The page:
Ove looks at the sales assistant as if he feels the latter should stop regurgitating random combinations of letters.

“There are different versions with different amounts of memory,” Jimmy translates for Ove as if he were an interpreter for the Department of Immigration.

“And I suppose they want a hell of a lot of extra money for it,” Ove snorts back.

Jimmy nods his understanding of the situation and turns to the sales assistant.

“I think Ove wants to know a little more about the differences between the various models.”

The sales assistant groans.



“Well, do you want the normal or the 3G model, then?” Jimmy turns to Ove.

“Will it be used mainly at home or will she use it outdoors as well?”

Ove pokes his flashlight finger into the air and points it dead straight at the sales assistant.

“Hey! I want her to have the BEST ONE! Understood?”

The sales assistant takes a nervous step back. Jimmy grins and opens his massive arms as if preparing himself for a big hug.

“Let’s say 3G, 128-gig, all the bells and whistles you’ve got. And can you throw in a cable?”

A few minutes later Ove snatches the plastic bag with the iPad box from the counter, mumbling something about “eightthousandtwohundredandninetyfivekronor and they don’t even throw in a keyboard!” followed by “thieves,” “bandits,” and various obscenities.



And so it turns out that the seven-year-old gets an iPad that evening from Ove. And a lead from Jimmy.

She stands in the hall just inside the door, not quite sure what to do with that information, and in the end she just nods and says, “Really nice . . . thanks.” Jimmy nods expansively.

“You got any snacks?”

She points to the living room, which is full of people. In the middle of the room is a birthday cake with eight lit candles, towards which the well-built young man immediately navigates. The girl, who is now an eight-year-old, stays in the hall, touching the iPad box with amazement. As if she hardly dares believe that she’s actually got it in her hands. Ove leans towards her.

“That’s how I always felt every time I bought a new car,” he says in a low voice.

She looks around to make sure no one can see; then she smiles and gives him a hug.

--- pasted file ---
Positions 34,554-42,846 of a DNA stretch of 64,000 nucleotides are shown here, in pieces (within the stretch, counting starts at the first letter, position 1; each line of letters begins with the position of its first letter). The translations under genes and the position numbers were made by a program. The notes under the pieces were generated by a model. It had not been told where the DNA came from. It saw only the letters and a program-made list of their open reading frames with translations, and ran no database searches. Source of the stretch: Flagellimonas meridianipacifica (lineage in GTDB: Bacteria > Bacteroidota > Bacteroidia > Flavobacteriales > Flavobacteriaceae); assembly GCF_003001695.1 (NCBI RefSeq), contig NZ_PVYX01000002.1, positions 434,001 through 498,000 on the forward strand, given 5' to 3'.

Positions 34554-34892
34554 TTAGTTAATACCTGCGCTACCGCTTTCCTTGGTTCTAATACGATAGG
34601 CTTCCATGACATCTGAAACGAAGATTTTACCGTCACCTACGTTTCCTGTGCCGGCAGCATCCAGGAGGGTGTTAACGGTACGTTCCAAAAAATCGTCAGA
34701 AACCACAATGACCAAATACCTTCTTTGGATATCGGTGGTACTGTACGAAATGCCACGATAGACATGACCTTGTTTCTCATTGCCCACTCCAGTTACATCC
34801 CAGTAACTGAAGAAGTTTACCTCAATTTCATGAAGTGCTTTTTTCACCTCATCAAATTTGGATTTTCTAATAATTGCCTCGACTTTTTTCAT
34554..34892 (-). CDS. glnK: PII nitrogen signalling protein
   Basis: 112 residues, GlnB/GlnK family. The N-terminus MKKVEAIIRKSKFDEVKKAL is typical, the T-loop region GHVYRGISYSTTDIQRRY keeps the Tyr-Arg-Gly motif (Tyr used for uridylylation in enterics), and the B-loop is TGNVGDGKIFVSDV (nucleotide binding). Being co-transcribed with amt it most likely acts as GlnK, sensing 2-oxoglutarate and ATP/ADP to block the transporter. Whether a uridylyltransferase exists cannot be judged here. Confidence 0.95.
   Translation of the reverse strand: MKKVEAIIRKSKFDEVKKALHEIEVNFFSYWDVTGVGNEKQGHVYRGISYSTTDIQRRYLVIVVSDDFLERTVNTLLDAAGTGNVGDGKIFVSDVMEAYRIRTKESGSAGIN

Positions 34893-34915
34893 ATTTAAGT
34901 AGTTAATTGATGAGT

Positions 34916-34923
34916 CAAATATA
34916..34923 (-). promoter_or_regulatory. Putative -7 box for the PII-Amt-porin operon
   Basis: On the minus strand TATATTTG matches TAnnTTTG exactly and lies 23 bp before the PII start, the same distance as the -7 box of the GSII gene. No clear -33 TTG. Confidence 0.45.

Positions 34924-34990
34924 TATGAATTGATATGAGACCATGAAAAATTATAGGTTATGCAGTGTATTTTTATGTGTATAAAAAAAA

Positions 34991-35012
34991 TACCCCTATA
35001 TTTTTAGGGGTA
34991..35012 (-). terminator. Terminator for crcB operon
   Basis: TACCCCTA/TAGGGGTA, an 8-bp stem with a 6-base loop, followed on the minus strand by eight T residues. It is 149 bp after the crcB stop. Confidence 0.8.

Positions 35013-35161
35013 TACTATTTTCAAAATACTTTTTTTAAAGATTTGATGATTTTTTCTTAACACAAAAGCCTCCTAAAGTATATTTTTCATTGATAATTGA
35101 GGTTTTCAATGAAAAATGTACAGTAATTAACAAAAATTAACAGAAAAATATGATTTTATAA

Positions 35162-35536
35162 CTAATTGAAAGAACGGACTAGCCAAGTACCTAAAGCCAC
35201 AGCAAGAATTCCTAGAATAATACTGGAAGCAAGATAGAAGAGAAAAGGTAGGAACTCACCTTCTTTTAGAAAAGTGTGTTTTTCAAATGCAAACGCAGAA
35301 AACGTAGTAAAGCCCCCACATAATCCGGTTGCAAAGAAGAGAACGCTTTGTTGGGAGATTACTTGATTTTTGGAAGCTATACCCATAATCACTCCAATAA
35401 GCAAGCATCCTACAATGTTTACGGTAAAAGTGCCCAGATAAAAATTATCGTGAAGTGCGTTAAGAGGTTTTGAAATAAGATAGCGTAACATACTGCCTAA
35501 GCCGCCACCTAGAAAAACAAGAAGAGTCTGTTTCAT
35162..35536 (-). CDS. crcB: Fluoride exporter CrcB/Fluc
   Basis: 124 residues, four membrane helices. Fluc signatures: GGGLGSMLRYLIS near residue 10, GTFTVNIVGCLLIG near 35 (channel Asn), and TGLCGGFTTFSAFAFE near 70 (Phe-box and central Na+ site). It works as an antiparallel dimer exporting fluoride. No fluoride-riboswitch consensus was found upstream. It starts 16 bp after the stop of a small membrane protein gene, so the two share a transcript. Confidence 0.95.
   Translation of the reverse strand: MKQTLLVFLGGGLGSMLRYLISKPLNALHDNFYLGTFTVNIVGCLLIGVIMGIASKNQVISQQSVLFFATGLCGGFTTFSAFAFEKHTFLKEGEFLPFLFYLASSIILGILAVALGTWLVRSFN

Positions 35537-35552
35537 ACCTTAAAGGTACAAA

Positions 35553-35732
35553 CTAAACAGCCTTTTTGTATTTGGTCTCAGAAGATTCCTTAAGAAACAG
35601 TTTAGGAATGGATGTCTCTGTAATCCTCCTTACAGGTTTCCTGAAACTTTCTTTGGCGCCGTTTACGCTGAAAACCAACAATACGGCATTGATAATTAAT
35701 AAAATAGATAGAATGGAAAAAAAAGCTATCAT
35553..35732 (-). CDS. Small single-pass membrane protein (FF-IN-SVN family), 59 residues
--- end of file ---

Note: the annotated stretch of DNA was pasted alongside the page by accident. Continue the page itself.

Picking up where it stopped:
“Thanks, Granddad,” she whispers and runs into her room.



Ove stands quietly in the hall, poking his house keys against the calluses on one of his palms. Patrick comes limping along on his crutches in pursuit of the eight-year-old. Apparently he’s been given the evening’s most thankless task: that of convincing his daughter that it’s more fun sitting there in a dress, eating cake with a lot of boring grown-ups, than staying in her room listening to pop music and downloading apps onto her new iPad. Ove stays in the hall with his jacket on and stares emptily at the floor for what must be almost ten minutes.

“Are you okay?”

Parvaneh’s voice tugs gently at him as if he is coming out of a deep dream. She’s standing in the opening to the living room with her hands on her globular stomach, balancing it in front of her as if it were a large laundry basket. Ove looks up, slightly hazy in his eyes.

“Yeah, yeah, of course I am.”

“You want to come in and have some cake?”

“No . . . no. I don’t like cake. I’ll just take a little walk with the cat.”

Parvaneh’s big brown eyes hold on to him in that piercing way, as they do more and more often these days, which always makes him very

unsettled. As if she’s filled with dark premonitions.

“Okay,” she says at last, without any real conviction in her voice. “Are we having a driving lesson tomorrow? I’ll ring your doorbell at eight,” she suggests after that.



Ove nods. The cat strolls into the hall with cake in its whiskers.

“Are you done now?” Ove snorts at it, and when the cat looks ready to confirm that it is, Ove glances at Parvaneh, fidgets a little with his keys, and agrees in a low voice: